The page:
As well as improving the look of your car, rear windscreen blinds have a number of practical benefits. First they make your car more secure because they hide any valuables on the rear shelf (including radio-cassette speakers) from a casual car thief passing by.
They also help to keep your car interior cool on a hot summer's day by blocking off the sunlight pouring through the rear screen, and they reduce dazzle in your rear view mirror, whether it be from the headlights of the car behind you or from bright sunlight.
Types of blind
You have a choice of two types of blind - roll-up and louvred, the louvred types being basically similar to a household Venetian blind.
Roll-up blinds are often easier to fit, but they do have one disadvantage - they have to be either up or down. With louvred blinds, however, you can vary the amount of light coming through the rear screen by tilting the slats.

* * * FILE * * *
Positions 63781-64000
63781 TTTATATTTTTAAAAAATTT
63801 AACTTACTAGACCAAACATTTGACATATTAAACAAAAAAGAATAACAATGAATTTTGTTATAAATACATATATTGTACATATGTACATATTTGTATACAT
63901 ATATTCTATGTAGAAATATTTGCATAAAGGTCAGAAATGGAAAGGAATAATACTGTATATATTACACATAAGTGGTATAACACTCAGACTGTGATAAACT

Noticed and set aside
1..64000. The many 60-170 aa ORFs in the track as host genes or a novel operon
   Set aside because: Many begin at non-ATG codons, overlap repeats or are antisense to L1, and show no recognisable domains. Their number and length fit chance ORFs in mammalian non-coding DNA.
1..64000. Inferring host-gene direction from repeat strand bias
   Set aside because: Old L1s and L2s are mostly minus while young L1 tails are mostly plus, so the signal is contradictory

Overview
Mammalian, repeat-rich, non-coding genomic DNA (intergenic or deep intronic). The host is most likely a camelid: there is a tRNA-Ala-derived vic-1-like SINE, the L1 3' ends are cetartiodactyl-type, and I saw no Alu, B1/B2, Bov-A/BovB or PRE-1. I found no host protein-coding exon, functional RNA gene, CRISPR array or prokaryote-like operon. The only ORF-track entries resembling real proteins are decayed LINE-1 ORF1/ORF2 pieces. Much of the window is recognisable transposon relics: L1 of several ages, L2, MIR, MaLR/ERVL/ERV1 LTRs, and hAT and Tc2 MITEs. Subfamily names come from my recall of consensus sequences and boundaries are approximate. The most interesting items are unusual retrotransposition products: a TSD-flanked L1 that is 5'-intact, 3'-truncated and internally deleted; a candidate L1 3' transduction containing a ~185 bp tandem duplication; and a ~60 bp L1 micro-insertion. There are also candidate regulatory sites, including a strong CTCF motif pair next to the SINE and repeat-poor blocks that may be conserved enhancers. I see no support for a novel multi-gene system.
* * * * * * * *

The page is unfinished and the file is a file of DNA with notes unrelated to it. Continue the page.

Always remember, however, that you should never drive with the slats angled in such a way that they impair your rear-view vision.
A further advantage of louvred blinds is that some of them are electrically operated by a dashboard-mounted control, which allows you to adjust the slats from the driver's seat. Some Models even open and close the blinds automatically when you switch the ignition on and off. This article covers fitting louvred blinds only.
Louvred blinds fit on the inside of the rear screen and are available in a range of colours so that you can match or contrast them with the colour of your car interior. They can be fitted to most models, including hatchbacks.
As well as the electrically operated louvred blinds, you can also buy manually operated ones. The procedure for fitting the blind itself is the same, whether it is an electrically or manually operated one.